The next day we went back downtown to St. Stephansplatz to try to go up into the cathedral tower. As soon as we stepped out of the metrostation there though, we were accosted by a smooth-talking cape-wearing Austrian with the name Pedro on his name tag. He was selling tickets for a Johann Strauss concert that was to occur later that evening. We let him give his whole sales pitch and said "Thanks." He was a pretty nice guy, and we were interested in going to a concert, but we weren't sure what else we could find at that point.

We finally got past Pedro and went into the cathedral only to be rejected once again by the Catholic mass. So we walked back out, and nodded to Pedro, who was still outside looking for other passers-by to give his sales pitch to. We then walked around that area some more, but not really knowing anything about the city, found ourselves lost. Not lost in a physical sense, but in the sense that we had no idea what we should do. I tried calling the main ticket office for the Vienna Philharmonic Orchestra, but got a recording in German, which was of no use to me, and Vesna had called just a few minutes earlier to tell us that she had found some information about a Johann Strauss concert that was to occur later that night.

At that point, Pedro's tickets were looking pretty appealing to us. So, we went back to where he was stationed and handed over our money to him in exchange for four tickets to the Johann Strauss concert. Then we asked him what else we should do in the meantime. He gave us some great suggestions, the first of which being to take the number 1 or number 2 tram, both of which travel in a circle through the city and stop at all of the important sites in Vienna.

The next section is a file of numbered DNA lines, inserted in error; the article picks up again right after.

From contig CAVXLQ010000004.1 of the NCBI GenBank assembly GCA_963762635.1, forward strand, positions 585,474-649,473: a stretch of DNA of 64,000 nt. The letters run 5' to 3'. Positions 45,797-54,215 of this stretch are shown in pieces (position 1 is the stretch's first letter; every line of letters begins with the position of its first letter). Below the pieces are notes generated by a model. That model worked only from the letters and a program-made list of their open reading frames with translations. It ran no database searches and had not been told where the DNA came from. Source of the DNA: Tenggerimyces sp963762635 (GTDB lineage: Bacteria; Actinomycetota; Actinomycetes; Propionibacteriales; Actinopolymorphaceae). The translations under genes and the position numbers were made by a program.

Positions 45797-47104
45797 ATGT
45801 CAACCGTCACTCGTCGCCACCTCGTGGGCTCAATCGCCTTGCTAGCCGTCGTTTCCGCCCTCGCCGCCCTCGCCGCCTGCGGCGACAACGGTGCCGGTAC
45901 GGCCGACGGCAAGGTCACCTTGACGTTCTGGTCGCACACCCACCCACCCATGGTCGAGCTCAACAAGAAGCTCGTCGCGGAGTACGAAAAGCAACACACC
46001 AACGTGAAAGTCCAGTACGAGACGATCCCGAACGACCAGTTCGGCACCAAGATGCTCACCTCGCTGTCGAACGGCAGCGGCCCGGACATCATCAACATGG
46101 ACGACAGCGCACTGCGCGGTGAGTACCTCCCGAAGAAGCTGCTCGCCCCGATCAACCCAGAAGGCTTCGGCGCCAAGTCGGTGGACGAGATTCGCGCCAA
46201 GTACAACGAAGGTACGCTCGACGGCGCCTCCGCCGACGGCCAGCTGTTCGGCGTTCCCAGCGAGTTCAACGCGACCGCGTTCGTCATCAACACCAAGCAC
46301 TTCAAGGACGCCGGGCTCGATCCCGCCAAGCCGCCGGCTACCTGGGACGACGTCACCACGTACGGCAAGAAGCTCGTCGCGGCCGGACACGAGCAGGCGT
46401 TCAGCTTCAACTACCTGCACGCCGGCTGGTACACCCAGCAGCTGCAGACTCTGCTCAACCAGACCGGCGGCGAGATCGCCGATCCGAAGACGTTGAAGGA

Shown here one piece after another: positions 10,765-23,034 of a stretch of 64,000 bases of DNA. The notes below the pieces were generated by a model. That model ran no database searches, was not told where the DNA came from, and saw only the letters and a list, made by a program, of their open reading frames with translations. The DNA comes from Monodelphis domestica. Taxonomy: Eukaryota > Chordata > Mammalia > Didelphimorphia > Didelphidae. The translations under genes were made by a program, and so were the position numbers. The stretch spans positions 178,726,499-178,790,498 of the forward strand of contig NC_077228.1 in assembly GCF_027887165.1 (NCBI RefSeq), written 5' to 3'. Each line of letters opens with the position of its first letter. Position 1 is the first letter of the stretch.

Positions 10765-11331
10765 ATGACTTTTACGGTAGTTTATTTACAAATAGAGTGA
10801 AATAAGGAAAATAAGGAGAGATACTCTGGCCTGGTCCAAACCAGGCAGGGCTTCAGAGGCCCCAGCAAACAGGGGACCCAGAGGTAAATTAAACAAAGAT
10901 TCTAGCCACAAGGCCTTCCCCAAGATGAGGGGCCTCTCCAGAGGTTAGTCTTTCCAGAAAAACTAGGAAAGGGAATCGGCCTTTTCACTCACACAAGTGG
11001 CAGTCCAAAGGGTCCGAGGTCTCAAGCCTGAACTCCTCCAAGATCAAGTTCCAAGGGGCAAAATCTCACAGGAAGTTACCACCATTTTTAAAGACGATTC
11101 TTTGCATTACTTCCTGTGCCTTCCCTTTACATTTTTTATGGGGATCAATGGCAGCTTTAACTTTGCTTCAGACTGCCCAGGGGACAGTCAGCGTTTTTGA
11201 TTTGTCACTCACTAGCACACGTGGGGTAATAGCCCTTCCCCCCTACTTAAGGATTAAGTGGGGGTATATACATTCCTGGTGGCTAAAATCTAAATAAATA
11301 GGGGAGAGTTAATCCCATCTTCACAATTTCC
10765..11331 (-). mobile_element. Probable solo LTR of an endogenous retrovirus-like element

That's what we did and we saw the National Library, the Parliament building, and the Rathaus, which is the Town Hall. Outside of this town hall, there was a large skating rink set up for some reason. It was an amazing place to have a skating rink, because the Rathaus is a building which can only be described as majestic. Austria is a city full of stately, majestic buildings.

Anyway, we decided to come back at night if we got a chance, because there was an elaborate lighting system set up to light the Rathaus, and a massive disco ball was hanging above the rink for added atmospheric effect.

From there we finished our trip around the city, and decided to go see Mozart's grave which is in the small St. Marx cemetary somewhere on the outskirts of Vienna. Most people think his grave is in Salzburg, but in fact that is only a large memorial to him and his actual body is buried somewhere, though nobody knows exactly where, in Vienna.

From there, we went to eat and then caught our concert which was good, even though I'm not a huge fan of Viennese Waltzes. They played all of Strauss's most popular waltzes which is what the tourists want to hear, and so it was entertaining. I had actually performed in concerts with Southern's orchestra about a third of the waltzes they played.

After the concert we thought about whether we wanted to go back to the hostel or go ice skating. Finally we decided to go skating since we wouldn't have another chance to do so, or at least not on a rink in front of the Rathaus in Vienna. We hopped on a tram, went over to the skating place, bought tickets for the rink, rented skates, and went out on the ice. The ice was very rough and the skates were dull, but the atmosphere was worth it.